Despite its name, I’d say the Spider is more “flying” than “rolling.” With the wheels on, it CAN drive along the ground if you land it and and power it on by pressing “down” on the virtual control pad. You can then steer it and drive it along the ground. Likewise, if you get adventurous enough to fly it inside the house, you can drive it along the ceiling that way. Your ceiling’s really in no danger since the wheels are huge.
The Rolling Spider is capable of doing some flips too, and while it doesn’t do as many stunts as the Sumo does, it’s still pretty darn cool to watch it flip from side to side, and with just a quick action on the app.
Putting this side by side against the Jumping Sumo, I admit I quite enjoyed the diversity of the Rolling Spider more than its sister device. I’m a little bit disappointed that they couldn’t somehow put a camera on this one too, though I suppose it would have been a bit of a safety or privacy issue. The Rolling Spider is capable of flying approximately 65 feet away from you, and fairly high too, so you can sort of put 2 and 2 together there in terms of what you could/shouldn’t be filming.
I suspect this is going to be a sticking point for reviewers and purchasers alike, but the battery life on this is non-existent. It doesn’t take very long to charge (around 25-30 minutes total through a USB to mini USB connection,) but in return, it doesn’t last very long. Part of the charm of the Rolling Spider is how light it is (even with the battery in,) but in turn, you only get around 10 minutes of battery life. In my time with the device, this was all too familiar a message.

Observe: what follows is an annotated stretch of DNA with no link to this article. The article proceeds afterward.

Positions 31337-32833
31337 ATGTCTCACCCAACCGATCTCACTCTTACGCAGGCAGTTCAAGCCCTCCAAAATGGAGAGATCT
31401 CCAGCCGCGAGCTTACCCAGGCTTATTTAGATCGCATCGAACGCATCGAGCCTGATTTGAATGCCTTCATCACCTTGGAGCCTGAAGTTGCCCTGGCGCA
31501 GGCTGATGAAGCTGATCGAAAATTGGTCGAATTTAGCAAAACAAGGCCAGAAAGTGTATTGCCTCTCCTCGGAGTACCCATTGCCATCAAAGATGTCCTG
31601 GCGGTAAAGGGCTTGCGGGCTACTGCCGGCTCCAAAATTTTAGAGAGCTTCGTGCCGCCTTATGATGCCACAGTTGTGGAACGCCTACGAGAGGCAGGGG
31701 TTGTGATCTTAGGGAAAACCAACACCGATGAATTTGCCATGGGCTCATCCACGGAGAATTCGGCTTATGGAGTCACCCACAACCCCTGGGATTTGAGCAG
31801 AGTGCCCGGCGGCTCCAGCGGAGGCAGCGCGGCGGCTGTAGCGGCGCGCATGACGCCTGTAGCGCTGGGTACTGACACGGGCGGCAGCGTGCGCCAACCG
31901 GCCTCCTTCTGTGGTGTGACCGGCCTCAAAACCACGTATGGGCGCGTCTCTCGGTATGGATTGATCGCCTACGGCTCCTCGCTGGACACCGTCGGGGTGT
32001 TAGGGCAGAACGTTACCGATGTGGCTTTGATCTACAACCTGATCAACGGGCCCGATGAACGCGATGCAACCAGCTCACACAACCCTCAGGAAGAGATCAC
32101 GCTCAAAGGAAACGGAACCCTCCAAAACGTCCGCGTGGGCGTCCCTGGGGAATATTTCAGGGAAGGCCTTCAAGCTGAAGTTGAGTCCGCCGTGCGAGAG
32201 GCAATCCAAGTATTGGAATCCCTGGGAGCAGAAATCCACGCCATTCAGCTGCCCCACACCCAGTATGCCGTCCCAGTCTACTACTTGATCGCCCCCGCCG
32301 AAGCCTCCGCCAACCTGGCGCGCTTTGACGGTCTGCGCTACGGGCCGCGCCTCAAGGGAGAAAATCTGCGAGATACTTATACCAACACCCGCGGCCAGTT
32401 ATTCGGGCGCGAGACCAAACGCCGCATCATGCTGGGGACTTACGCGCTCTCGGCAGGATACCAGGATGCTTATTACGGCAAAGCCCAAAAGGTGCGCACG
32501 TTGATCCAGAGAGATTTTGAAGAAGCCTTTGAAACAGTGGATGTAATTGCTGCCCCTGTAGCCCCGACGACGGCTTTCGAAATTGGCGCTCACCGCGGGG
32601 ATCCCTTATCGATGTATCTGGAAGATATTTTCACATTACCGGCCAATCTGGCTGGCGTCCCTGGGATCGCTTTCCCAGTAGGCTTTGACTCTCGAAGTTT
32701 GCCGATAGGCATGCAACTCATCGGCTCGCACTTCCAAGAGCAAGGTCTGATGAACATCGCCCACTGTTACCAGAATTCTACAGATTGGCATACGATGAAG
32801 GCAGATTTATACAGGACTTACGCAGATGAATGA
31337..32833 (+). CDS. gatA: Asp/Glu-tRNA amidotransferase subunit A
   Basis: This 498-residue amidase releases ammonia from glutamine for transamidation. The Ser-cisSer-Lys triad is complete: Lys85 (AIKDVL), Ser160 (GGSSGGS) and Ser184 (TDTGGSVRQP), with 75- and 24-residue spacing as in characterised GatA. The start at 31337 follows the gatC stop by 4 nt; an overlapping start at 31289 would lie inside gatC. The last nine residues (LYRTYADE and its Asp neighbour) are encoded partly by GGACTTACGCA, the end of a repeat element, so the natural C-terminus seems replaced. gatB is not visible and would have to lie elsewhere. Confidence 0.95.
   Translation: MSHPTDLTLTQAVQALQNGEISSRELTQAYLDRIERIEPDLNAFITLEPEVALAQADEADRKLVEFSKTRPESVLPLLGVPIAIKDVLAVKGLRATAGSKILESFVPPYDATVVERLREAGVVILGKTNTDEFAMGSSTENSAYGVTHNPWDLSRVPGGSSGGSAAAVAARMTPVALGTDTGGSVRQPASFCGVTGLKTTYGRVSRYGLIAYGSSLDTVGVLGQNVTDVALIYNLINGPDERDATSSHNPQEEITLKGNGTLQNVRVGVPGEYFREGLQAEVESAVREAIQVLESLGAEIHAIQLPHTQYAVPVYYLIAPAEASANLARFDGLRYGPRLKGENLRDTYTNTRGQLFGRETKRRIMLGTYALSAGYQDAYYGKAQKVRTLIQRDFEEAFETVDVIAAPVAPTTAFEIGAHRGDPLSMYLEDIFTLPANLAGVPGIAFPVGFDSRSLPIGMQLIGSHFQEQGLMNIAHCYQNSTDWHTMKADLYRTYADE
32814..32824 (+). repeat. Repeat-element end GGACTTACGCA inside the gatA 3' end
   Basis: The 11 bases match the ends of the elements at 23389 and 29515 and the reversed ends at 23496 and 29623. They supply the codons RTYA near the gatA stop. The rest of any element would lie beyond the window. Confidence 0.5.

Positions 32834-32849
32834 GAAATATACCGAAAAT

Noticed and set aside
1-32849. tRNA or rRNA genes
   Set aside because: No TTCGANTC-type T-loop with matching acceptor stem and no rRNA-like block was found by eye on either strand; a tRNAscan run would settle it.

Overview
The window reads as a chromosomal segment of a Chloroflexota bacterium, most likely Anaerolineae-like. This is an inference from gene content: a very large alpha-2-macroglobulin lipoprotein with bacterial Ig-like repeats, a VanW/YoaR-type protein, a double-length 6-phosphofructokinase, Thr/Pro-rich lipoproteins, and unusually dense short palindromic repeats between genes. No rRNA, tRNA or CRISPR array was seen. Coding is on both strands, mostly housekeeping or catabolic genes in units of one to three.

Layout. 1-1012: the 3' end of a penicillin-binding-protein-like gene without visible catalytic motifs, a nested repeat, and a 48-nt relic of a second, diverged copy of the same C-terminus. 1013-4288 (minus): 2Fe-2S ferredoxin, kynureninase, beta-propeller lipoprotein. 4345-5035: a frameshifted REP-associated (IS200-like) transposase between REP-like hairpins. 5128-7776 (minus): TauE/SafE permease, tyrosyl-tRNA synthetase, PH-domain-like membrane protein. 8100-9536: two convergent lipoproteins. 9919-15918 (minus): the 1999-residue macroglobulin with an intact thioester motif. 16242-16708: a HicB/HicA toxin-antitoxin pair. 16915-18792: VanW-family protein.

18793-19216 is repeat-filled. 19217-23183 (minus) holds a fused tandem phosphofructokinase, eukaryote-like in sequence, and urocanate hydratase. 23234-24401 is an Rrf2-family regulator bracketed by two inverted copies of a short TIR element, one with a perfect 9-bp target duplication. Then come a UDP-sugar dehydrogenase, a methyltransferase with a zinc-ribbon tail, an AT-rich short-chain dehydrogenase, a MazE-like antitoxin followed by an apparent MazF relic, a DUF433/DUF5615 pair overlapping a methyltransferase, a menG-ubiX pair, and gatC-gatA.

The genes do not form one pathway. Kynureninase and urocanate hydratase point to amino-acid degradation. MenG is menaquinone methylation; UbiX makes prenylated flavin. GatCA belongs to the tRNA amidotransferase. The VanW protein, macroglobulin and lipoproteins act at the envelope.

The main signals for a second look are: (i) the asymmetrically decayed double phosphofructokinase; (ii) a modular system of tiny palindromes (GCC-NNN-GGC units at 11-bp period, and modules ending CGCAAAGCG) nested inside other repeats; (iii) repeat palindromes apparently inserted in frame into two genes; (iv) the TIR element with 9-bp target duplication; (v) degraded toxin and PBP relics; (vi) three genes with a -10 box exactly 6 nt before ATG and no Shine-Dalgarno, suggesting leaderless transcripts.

It’s my hope that Parrot perhaps looks at selling a longer lasting battery in the future. Even something with battery life similar to the Jumping Sumo (20 minutes) would be an improvement. I also didn’t notice a power button on this anywhere. I never really realized what a convenient feature a power switch or button could be until I realized this didn’t have one, and I’d have to either remove the battery, or it would just stay on and run itself down to dead. That was kind of annoying and took away from the portability factor a bit if you just wanted to take the quad-copter with you on the go. Otherwise, all looked good. I’d recommend this device to anybody looking for a cool little gadget to kick back with. It’s simple, lightweight, and responsive enough that you don’t have to get out of your chair and run after it when it veers offcourse. Best of all, it’s a lot cheaper than the larger Parrot models, so you won’t be breaking the bank with this one at all.
The Parrot Rolling Spider is available now at Best Buy and online at BestBuy.ca